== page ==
In this field, you’d work on legal and regulatory issues surrounding: water quality, toxic torts, energy trade regulation, public land use, electric power licensing, hazardous waste disposal, marine resources, and more. You could work directly for government agencies, or represent corporations or public interest organizations dedicated to environmental protection.
Intellectual Property Law
This area of law focuses on authors' rights in their works; inventors' rights in their products, services, and discoveries; and businesses' rights to identifying marks. Intellectual property law includes copyright, trademarks, and patents. You could represent authors, publishers, or businesses, or work for a governmental regulatory agency. It's possible to specialize in particular areas of IP law. Given the complexity and fast pace of the digital world, intellectual property law is ever evolving.
As an immigration lawyer, you'll deal with issues related to U.S. immigration law and policies, and may represent foreign nationals seeking to come to America either on a temporary or permanent basis. Immigration law covers the legal rights, duties, and obligations of noncitizens entering the country; applications and procedures for securing visas and naturalization; refugee and asylum law; and removal (deportation) defense. You may opt to work with clients on all areas of immigration law, or choose to specialize in a number of subcategories such as business immigration law, criminal and removal defense, or refugee and asylum law. Immigration law is a complex, highly-specialized practice in an area where law and policy change frequently.
As countries become more economically interdependent, international lawyers have come to play a larger role. Here, too, immigration law is of increasing significance, as more people move across international boundaries for work, tourism, or to permanently begin a new life. A lawyer specializing in international law has many job opportunities to choose from. You could work for any government, public interest groups, or international institutions (like the United Nations or World Bank). You may also work in the private sector representing corporations, telecommunication firms, or banks. If you are fluent in other languages, or are familiar with other cultures, choosing this field can give you an advantage after graduation.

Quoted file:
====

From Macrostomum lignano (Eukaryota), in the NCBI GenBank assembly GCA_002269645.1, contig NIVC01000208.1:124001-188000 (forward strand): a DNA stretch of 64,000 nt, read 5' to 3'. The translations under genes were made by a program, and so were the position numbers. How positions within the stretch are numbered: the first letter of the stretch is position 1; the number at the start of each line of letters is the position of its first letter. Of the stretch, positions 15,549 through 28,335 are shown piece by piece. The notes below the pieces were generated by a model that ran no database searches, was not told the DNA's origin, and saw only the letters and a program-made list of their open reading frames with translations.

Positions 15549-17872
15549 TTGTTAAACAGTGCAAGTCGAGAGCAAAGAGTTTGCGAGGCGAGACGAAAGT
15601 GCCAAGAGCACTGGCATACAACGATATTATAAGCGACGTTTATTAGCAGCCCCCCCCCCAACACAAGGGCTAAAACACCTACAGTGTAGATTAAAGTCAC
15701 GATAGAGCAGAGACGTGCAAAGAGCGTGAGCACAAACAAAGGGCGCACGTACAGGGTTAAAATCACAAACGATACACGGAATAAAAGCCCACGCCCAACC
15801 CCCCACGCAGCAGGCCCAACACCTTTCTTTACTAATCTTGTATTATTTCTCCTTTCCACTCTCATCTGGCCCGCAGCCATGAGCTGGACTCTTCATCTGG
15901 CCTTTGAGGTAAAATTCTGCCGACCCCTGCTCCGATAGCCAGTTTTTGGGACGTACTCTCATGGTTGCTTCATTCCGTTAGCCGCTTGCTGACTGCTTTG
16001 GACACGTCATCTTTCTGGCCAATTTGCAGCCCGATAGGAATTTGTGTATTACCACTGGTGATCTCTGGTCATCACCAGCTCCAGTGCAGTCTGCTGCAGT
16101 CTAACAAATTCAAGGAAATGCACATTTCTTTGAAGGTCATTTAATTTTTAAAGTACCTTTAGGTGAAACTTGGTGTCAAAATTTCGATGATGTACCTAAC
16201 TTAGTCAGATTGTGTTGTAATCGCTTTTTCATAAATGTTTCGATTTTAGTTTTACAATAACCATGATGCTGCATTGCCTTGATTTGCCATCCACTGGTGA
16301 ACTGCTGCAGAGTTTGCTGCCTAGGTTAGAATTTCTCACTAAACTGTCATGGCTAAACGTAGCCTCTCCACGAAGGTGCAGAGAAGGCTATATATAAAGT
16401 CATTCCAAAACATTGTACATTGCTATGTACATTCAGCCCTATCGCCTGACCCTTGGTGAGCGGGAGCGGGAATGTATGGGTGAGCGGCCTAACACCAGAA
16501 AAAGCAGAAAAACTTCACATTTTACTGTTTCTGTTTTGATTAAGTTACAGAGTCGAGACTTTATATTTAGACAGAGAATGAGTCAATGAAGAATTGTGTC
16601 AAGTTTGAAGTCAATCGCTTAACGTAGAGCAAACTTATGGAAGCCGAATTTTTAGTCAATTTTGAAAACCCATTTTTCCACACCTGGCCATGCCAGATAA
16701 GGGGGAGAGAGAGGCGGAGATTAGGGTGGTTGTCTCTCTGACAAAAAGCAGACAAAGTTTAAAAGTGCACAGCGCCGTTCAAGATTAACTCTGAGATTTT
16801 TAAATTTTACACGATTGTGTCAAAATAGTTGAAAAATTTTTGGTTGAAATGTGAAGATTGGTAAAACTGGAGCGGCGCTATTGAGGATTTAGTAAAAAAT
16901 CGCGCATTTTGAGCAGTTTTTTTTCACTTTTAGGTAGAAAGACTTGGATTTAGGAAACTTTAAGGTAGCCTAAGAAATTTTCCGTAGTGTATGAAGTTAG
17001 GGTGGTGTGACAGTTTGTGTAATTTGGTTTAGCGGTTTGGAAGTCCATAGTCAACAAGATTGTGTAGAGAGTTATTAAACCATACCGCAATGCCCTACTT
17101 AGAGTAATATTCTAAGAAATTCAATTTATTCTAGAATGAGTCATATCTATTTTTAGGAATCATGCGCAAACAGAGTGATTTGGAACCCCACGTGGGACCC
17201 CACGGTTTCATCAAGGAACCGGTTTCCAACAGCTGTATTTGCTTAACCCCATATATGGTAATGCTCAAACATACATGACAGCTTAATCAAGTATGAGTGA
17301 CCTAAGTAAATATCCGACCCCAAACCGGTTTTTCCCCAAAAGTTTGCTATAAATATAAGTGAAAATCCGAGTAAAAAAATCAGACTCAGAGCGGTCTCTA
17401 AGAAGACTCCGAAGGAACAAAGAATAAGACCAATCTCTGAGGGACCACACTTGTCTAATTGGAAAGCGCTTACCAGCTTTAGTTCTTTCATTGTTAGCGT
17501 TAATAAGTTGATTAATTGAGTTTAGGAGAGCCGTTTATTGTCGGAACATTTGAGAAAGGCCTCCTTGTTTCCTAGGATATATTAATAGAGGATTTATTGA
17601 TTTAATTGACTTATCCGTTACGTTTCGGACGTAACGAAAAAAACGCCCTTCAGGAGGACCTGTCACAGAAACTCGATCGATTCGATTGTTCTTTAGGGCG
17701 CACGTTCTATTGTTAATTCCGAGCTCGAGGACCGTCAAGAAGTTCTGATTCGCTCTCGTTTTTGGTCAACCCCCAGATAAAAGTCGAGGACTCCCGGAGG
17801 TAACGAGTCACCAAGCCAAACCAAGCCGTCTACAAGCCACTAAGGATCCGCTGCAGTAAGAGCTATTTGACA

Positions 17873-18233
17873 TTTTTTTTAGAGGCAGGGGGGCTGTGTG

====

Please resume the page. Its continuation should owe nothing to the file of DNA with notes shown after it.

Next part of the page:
As a lawyer who specializes in health law, you'll deal with a variety of disciplines. You may represent hospitals, health maintenance organizations (HMOs), physician groups, or individual doctors. If you work for a government agency, you may find yourself investigating fraud, handling Medicare policy and compliance, or playing a role in public health. Many health lawyers are on the business side of health care, dealing with tax law, employee benefits, mergers, and so on. Health lawyers who choose to specialize in clinical ethics and bioethics can also represent research centers. Because of rapid technology growth in healthcare, you may deal with biomedicine, telemedicine, and intellectual property issues.